We've just started AC circuit analysis in class, and the terms that I mentioned above popped up all at once. I'm new to the idea of phasors(I usually visualize them as arrows making a certain angle with another reference arrow), and I can visualize V and I, but how does power be represented as a phasor?

The phasor representation is $$S=P+jQ$$ and what actually are these terms? I know P is the average part. What exactly does Q represent, the RMS reactive power? And what is the relation between these terms and instantaneous power? Is S here instantaneous power?

P.S: Sorry about so many trivial/stupid questions. The things kinda made sense individually but I can't seem to connect the dots.


1 Answer 1


First of all consider this picture: -

enter image description here

It paints 4 scenarios all of which apply to this question: -

  • Top left shows voltage and current in phase and the multiplication of voltage and current waveforms produces a power waveform. Note that the power waveform has twice the frequency of the voltage and current hence, it's not usually meaningful to represent it as a phasor (and certainly not useful if you have other phasors representing voltage and current). The average power is P.

  • Top right shows voltage leading current by 60 degrees - note that the average power (P) has reduced but, the power waveform has the same shape, frequency and overall peak-to-peak magnitude. In this scenario we can start to realize what the apparent power is. Basically, S is half the distance between peak and trough of the power waveform and, in fact S = P in the top left scenario.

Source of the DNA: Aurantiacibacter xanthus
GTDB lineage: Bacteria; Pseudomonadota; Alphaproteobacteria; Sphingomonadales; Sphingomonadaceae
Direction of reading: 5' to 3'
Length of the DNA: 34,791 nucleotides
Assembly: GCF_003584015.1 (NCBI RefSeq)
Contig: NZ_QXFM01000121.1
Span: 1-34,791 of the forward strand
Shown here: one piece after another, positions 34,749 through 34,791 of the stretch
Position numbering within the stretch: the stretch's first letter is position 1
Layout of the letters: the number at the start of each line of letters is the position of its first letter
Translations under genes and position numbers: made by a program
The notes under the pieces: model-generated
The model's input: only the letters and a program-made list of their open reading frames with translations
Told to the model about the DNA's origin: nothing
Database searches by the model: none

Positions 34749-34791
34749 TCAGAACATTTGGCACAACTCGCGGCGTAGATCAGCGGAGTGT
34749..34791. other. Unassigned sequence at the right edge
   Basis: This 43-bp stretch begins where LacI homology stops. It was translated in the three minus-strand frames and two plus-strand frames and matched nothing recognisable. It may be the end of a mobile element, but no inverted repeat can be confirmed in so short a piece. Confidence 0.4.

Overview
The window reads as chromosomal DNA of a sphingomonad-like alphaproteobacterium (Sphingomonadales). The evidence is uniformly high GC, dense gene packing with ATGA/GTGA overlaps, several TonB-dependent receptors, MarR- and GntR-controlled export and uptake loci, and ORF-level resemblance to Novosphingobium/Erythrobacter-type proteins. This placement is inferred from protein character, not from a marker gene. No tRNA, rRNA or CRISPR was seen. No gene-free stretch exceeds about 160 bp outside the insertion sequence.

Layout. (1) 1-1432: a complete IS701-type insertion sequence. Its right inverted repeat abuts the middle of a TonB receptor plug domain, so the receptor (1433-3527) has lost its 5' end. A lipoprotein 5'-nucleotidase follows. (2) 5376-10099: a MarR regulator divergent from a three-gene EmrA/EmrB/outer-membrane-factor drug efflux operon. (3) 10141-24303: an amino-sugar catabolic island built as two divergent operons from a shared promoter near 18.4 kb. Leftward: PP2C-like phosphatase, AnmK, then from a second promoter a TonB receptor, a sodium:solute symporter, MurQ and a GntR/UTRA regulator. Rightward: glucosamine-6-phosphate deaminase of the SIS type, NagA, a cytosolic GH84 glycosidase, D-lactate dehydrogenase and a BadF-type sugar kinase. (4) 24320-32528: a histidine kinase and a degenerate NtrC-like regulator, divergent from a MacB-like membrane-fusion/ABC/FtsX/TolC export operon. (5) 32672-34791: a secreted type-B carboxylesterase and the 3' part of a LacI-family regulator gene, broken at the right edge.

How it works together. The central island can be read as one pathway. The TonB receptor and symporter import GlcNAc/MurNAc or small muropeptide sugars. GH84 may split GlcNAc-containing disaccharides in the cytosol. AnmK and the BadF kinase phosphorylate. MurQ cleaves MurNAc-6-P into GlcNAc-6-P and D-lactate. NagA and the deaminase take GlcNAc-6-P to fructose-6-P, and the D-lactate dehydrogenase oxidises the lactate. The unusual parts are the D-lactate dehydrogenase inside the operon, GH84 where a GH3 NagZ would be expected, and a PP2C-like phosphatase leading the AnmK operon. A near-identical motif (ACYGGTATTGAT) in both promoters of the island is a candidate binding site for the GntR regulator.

• Bottom left is when a purely reactive load is connected to a voltage source. The power waveform has an average value of 0 watts (P = 0) but, apparent power (S) remains the same as the previous two examples.

  • Bottom right is likely to be encountered when a motor turns into a generator and pushes real power (P) back to the voltage source. In other words, there is real power (P) but it is negative.

So, you should now understand real power (P) and apparent power (S). To understand Q we use the power triangle: -

enter image description here

Picture of power triangle from here.

Where the angle theta is the phase angle between voltage and current waveforms.

What exactly does Q represent, the RMS reactive power?

RMS power is a misnomer; RMS voltage x RMS current x power factor = power (not RMS power).

And what is the relation between these terms and instantaneous power?

Instantaneous power is any point on the red power curves shown in the top diagram in 4 scenarios and equals instantaneous volts x instantaneous amps.

  • \$\begingroup\$ This! Wow, what an amazing explanation! I just knew the formulas, but no one ever explained what the terms P, S, Q actually meant. Thanks! Also, last question. How did they get from this, to phasor representation of power (as VI*)? \$\endgroup\$
    – user_9
    Jan 31, 2020 at 12:54
  • \$\begingroup\$ ^Should have been more specific-- how come it is P+jQ, rather than just say, S=P+Q? I know the math(since it's due to j involved in C and L reactance, but how does it make sense intuitively? Like, some explanation from the graph above maybe? \$\endgroup\$
    – user_9
    Jan 31, 2020 at 12:57
  • \$\begingroup\$ Phasor representation of power has no real meaning to me; only phasor representations of voltage, current and impedance make sense but, if you have some example to show? P + jQ means that \$S = \sqrt{P^2+Q^2}\$. Do you follow that last bit (Pythagoras)? \$\endgroup\$
    – Andy aka
    Jan 31, 2020 at 13:41
  • \$\begingroup\$ Oh yeah, I get what the complex number means and all. I'm just asking if there's a reason why it's in complex form in the first place. For example, why not reactive power= (apparent minus average) or something like that. It's stupid, I know, but I was just wondering if I could visualize via the graph in your answer as to why complex numbers enter the picture. \$\endgroup\$
    – user_9
    Jan 31, 2020 at 14:34
  • 1
    \$\begingroup\$ Hmm maybe there's a way. I'll have a think. \$\endgroup\$
    – Andy aka
    Jan 31, 2020 at 15:42

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